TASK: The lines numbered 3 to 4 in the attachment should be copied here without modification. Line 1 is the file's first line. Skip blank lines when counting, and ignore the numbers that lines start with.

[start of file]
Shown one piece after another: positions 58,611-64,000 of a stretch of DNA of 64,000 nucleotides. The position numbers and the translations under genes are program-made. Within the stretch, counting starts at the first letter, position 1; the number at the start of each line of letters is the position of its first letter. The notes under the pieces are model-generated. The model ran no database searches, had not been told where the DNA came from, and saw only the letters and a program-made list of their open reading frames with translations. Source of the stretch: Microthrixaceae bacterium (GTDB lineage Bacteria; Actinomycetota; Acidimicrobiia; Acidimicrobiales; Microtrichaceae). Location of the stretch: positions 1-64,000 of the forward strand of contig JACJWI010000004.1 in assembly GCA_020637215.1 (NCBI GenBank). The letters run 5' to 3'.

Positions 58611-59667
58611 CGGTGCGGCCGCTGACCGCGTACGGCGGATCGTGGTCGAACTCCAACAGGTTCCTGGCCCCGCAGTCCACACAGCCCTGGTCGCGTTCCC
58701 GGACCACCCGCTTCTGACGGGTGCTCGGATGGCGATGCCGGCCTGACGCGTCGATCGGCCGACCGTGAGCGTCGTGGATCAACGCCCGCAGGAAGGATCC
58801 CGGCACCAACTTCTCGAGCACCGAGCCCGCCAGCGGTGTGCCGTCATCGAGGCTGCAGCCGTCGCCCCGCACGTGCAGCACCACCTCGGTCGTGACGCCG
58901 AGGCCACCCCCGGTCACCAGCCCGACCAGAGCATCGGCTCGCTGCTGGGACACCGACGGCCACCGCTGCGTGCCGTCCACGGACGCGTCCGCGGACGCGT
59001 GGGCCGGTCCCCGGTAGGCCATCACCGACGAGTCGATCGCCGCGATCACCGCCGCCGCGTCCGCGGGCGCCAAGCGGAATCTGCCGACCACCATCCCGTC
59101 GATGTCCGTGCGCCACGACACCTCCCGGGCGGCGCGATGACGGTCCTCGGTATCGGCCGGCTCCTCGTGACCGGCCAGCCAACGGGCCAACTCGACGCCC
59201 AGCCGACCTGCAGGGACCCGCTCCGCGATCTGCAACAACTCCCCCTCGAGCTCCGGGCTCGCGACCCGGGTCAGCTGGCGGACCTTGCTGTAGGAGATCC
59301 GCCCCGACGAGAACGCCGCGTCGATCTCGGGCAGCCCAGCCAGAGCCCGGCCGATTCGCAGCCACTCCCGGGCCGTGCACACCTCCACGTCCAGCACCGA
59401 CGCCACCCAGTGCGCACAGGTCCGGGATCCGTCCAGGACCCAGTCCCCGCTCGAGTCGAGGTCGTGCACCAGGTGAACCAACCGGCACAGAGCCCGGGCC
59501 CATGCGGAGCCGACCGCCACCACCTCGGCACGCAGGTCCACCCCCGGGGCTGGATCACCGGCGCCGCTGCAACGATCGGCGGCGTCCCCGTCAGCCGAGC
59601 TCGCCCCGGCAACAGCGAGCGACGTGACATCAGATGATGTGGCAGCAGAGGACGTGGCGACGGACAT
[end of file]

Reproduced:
58611 CGGTGCGGCCGCTGACCGCGTACGGCGGATCGTGGTCGAACTCCAACAGGTTCCTGGCCCCGCAGTCCACACAGCCCTGGTCGCGTTCCC
58701 GGACCACCCGCTTCTGACGGGTGCTCGGATGGCGATGCCGGCCTGACGCGTCGATCGGCCGACCGTGAGCGTCGTGGATCAACGCCCGCAGGAAGGATCC